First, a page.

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The Life And Writings Of Saint Patrick -Saint Patrick

St. Domangart was, however, the most famous of all these saints; and the Tripartite adds the curious statement that ‘Patrick left him (alive) in his body, and that he will live therein for ever.’ Elsewhere the Tripartite states that Domangart is one of the keepers whom Patrick placed on the highest hill-tops of Erin, to watch over the land until doomsday, that he dwells in Slieve Slange—called from him Slieve Donard—and that he will upraise Patrick’s relics shortly before the doom. His church is Rath Muirbuilc on the side of Slieve Slange, ‘and there is a larac with its belongings, and a pitcher of beer before him on every Easter, and he gives them to the mass-folk on Easter Tuesday always.’ This is a very curious passage; and what is stranger still, it is confirmed by a still living tradition. The saint’s church of Rath Muirbuilc, now called Maghera, was at the foot of the mountain near the sea, but he had also an oratory on the very summit of the hill. The tradition is that a subterranean passage connects the two, that the saint dwells within the mountain, and was seen there in his robes by some men who entered the cave at the foot of the hill, but they were warned off by the saint; that he still says Mass on his altar on the lone mountain summit, and so keeps his long vigil till the day of doom, praying for Erin and watching far and wide over the land. No doubt the larac and the beer are the provisions of which even saints must eat, more or less, whilst they are in the flesh, and they are provided for His servant on Slieve Donard by the same Power Divine that fed Elias and Anthony in the wilderness. But how he ‘gives the fragments to the mass folk on Easter Tuesday always’ does not appear.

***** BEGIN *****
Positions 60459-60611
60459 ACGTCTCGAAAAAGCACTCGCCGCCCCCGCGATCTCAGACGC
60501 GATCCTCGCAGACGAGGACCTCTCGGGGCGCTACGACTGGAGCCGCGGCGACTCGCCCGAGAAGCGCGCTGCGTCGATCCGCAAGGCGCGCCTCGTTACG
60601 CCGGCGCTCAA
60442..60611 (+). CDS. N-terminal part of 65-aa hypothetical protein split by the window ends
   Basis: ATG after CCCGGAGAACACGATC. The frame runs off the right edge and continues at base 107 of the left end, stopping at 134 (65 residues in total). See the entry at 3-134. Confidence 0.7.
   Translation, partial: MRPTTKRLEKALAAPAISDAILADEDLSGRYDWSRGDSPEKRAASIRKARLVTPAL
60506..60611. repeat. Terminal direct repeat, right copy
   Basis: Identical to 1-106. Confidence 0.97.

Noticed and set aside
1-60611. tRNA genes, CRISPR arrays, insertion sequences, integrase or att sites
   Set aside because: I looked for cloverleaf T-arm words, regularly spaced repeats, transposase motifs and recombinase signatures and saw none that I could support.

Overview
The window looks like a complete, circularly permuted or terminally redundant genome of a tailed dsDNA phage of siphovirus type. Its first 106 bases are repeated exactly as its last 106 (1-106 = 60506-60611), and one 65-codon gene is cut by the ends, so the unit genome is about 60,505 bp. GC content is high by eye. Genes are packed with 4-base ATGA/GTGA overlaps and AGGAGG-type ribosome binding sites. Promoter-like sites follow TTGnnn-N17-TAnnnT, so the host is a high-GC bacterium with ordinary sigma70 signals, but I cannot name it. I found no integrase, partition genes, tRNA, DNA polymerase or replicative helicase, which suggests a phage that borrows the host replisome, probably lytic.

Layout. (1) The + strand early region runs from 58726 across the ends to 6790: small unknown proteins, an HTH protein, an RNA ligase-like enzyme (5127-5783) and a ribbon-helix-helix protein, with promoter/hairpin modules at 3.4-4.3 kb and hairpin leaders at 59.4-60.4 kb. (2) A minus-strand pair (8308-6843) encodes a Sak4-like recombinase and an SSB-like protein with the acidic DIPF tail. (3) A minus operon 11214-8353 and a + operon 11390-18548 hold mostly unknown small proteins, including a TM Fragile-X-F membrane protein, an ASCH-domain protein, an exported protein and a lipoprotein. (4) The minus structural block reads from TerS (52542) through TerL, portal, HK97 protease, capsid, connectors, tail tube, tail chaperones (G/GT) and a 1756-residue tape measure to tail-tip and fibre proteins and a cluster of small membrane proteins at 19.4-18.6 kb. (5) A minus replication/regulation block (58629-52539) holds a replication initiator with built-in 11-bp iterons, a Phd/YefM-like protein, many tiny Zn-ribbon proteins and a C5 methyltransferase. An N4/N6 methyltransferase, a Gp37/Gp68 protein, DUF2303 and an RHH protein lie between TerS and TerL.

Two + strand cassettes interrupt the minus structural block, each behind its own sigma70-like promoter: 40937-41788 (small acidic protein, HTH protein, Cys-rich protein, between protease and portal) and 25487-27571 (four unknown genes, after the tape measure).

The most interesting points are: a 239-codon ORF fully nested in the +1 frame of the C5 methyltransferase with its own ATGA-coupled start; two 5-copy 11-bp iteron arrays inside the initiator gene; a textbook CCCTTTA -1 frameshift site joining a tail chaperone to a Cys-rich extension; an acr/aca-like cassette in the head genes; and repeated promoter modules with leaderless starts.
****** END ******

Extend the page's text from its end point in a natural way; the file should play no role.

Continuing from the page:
There are still two ruined caves on the hill, one of which was the reputed monument erected in pre-historic times to Slainge, son of Partholan, who was buried there. The other was the oratory of St. Domangart, where he certainly said Mass and prayed of old; and where pious pilgrims still kneel to perform their devotions in honour of the saint. In one sense at least he has for many a year kept watch over his beloved Uladh by land and sea. Many a foe has swept that fair land with fire and sword since John De Curci first swooped down on the fields of Lecale. Later still, a strange race and a new religion destroyed all the ancient shrines of Uladh, and the chiefs of the Clanna Fiatach and Clanna Rury are lords of the land no more; but, during all the dreadful time, faithful souls of the ancient race were found to climb the steeps of Slieve Donard, and pray at his mountain shrine, gathering new strength and courage before its broken altar. There at least they were free to pray; and as they rose from their knees, and looked out over that glorious vision by land and sea, where the saints of their own race so often prayed, and their warriors bled, a new light shone in their eyes, and a new hope filled their hearts, which nerved them to continue the long struggle with their ruthless tyrants. No, the saint was not dead; they felt his presence on the holy mountain; he gave them strength and courage, and food for their souls if not for their bodies also.

The death of Domangart is given under date of 507. If that be the true date and if he were indeed a child in his mother’s womb at the time of St. Patrick’s quarrel with his father, that event most probably took place before the founding of Armagh, and is given here in its natural sequence.

It may be that at the time old King Muiredach was still alive, and that Eochaid was merely the tanist heir-apparent, but with great power within his father’s territory—and such is our opinion.






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